Signs Your Lower Back Pain Stems From Your Sacroiliac Joint (And What We Can Do About It)

Signs Your Lower Back Pain Stems From Your Sacroiliac Joint (And What We Can Do About It)

Lower back pain is a widespread problem. Around 31 million Americans live with lower back pain at any given time. In many cases, the pain is due to problems with the sacroiliac joint. However, many injuries and degenerative conditions can cause lower back pain, so it can sometimes be difficult to identify the root cause of back pain. 

At Interventional Pain Center in Worthington and Newark, Ohio, Sachida Manocha, MD, a leading interventional pain management specialist, provides physical exams and testing to identify the causes of back pain. He also provides state-of-the-art treatments for back pain, including sacroiliac joint fusion surgery. In this blog, Dr. Manocha discusses some of the signs of sacroiliac joint pain and how the condition can be treated.

What is the sacroiliac joint?

Your sacrum comprises five fused vertebrae at the bottom of your spine. You might call it your tailbone. Your left and right iliac bones make up your pelvis. The sacroiliac joint connects your spine to your pelvis. Compared to other joints in your body, your sacroiliac joint isn’t very mobile, but it supports your entire upper body. A network of ligaments holds your sacroiliac joint in place and provides stability. 

Signs of sacroiliac joint pain

Some of the signs that your lower back pain may be due to a problem with your sacroiliac joint include:

  • Pain on one side of your lower back
  • Burning sensations or stiffness in your pelvis
  • Pain that doesn’t extend above your waistline
  • Pain that radiates into your hip, groin, or thighs
  • Pain that is worse when you stand or walk

Dr. Manocha might use several sacroiliac joint provocation tests to pinpoint the location of your pain. If at least three of the tests trigger your pain, there’s a good chance the pain is due to a problem with your sacroiliac joint.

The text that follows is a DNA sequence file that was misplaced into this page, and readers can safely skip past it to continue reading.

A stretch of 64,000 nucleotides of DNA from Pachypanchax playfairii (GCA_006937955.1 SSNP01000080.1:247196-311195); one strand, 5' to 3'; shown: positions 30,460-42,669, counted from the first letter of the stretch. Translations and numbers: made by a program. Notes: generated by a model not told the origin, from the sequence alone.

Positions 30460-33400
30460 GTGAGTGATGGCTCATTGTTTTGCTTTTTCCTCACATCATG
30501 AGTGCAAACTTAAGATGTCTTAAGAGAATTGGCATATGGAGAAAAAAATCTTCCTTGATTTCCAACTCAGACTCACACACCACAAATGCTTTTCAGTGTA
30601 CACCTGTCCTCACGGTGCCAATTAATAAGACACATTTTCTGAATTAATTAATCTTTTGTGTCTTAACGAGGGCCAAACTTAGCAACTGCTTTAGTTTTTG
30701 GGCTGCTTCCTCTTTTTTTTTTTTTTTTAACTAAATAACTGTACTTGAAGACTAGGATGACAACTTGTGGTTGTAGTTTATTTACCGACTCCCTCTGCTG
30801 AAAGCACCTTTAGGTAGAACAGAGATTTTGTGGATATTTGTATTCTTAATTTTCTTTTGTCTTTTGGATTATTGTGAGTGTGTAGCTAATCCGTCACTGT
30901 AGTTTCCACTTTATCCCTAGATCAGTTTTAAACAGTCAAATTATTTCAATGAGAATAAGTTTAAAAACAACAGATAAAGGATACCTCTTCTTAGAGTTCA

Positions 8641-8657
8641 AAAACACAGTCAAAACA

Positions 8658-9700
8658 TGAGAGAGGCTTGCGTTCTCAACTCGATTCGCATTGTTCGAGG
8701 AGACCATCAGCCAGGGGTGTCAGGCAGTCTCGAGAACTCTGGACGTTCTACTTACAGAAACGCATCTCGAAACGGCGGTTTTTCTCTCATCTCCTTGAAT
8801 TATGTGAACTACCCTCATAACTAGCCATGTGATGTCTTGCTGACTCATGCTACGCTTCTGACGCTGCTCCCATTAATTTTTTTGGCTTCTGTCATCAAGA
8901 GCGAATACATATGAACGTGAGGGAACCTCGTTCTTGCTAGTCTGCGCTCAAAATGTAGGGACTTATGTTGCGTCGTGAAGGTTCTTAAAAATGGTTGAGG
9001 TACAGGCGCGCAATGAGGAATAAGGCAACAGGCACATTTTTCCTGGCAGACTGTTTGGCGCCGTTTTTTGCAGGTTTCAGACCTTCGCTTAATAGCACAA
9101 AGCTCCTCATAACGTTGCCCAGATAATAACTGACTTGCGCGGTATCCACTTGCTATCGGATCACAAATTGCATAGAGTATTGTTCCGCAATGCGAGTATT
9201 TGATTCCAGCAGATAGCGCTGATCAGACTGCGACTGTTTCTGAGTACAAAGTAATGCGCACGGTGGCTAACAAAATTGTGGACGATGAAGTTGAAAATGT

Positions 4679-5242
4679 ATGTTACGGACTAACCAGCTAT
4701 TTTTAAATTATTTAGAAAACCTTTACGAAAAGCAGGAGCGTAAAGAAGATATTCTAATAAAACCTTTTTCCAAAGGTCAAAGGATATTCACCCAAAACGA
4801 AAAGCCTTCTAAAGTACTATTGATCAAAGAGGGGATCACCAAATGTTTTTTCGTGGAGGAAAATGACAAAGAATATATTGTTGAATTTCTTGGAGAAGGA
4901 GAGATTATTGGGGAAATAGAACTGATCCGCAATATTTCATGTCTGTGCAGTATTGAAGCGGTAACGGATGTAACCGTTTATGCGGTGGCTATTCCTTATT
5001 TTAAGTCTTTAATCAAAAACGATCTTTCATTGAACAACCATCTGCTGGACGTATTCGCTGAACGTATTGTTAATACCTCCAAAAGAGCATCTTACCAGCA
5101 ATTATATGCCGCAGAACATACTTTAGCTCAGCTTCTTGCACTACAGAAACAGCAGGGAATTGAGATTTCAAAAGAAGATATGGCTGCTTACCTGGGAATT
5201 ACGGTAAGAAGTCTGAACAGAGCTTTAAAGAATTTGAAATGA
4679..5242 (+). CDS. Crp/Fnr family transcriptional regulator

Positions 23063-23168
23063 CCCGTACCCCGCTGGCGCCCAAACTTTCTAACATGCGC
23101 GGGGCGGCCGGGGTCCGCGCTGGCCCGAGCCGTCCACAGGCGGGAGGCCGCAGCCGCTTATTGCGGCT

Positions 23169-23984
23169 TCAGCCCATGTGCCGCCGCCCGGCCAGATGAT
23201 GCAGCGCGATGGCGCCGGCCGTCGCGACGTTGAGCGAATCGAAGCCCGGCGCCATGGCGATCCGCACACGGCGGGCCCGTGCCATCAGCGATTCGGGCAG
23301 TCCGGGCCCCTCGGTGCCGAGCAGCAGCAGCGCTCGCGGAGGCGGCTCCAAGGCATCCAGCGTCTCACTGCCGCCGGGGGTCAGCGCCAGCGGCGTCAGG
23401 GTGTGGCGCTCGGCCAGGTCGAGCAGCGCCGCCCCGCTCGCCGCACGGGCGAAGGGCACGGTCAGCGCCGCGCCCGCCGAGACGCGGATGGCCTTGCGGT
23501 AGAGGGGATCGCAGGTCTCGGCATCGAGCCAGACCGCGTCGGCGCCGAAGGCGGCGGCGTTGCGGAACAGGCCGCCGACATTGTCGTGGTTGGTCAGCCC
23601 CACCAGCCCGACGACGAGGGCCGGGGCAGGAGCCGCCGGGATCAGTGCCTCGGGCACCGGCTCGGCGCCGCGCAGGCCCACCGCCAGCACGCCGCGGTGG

Causes of sacroiliac joint pain


Osteoarthritis is one of the most common causes of sacroiliac joint pain. Like other joints in your body, your sacroiliac joint is coated with cartilages, which cushions and protects your bones. Osteoarthritis develops as cartilage wears away. When too much wears away, your sacroiliac joint can get inflamed and irritated, causing pain and stiffness. 


Pregnancy is another common cause of sacroiliac joint pain. When you’re pregnant, your body releases hormones that loosen your ligaments to prepare your body for childbirth. You also carry a little extra weight, and your gait can change, which can increase the stress on your sacroiliac joint and lead to pain.

Other causes

Other conditions can also cause sacroiliac joint pain, including:

  • Gout
  • Rheumatoid arthritis
  • Ankylosing spondylitis 
  • Traumatic injury

You should never ignore pain. While a minor injury usually subsides with a couple of days of rest, longer-lasting pain is usually a sign of a more serious condition, and you should seek a professional medical assessment.

Treatments for sacroiliac joint pain

Here at Interventional Pain Center, Dr. Manocha uses a variety of tests and imaging studies to identify the condition causing your pain. Then, he creates a personalized treatment plan to ease your pain and heal your body for lasting relief and improved overall health. 

Depending on your condition, Dr. Manocha may recommend a combination of physical therapy, regenerative medicine, and spinal injections. He might also recommend nerve blocks, ablation or neuromodulation to ease your symptoms. 

If other treatments don’t relieve your pain, he may suggest a sacroiliac joint fusion procedure. This surgical treatment uses bone grafts and screws to fuse your sacrum to your iliac bones, restoring stability to your pelvis, hips, and lower back. A minimally invasive outpatient sacroiliac fusion procedure is also available in which hardware can be avoided. Dr. Manocha is trained in doing this procedure.

If lower back pain is interfering with your life, get help by booking an appointment online or over the phone with Interventional Pain Center today.

Ready to Improve Your Quality of Life?

To learn more about pain treatment at Interventional Pain Center, and find your own customized treatment plan, book a visit with Dr. Manocha online or by phone.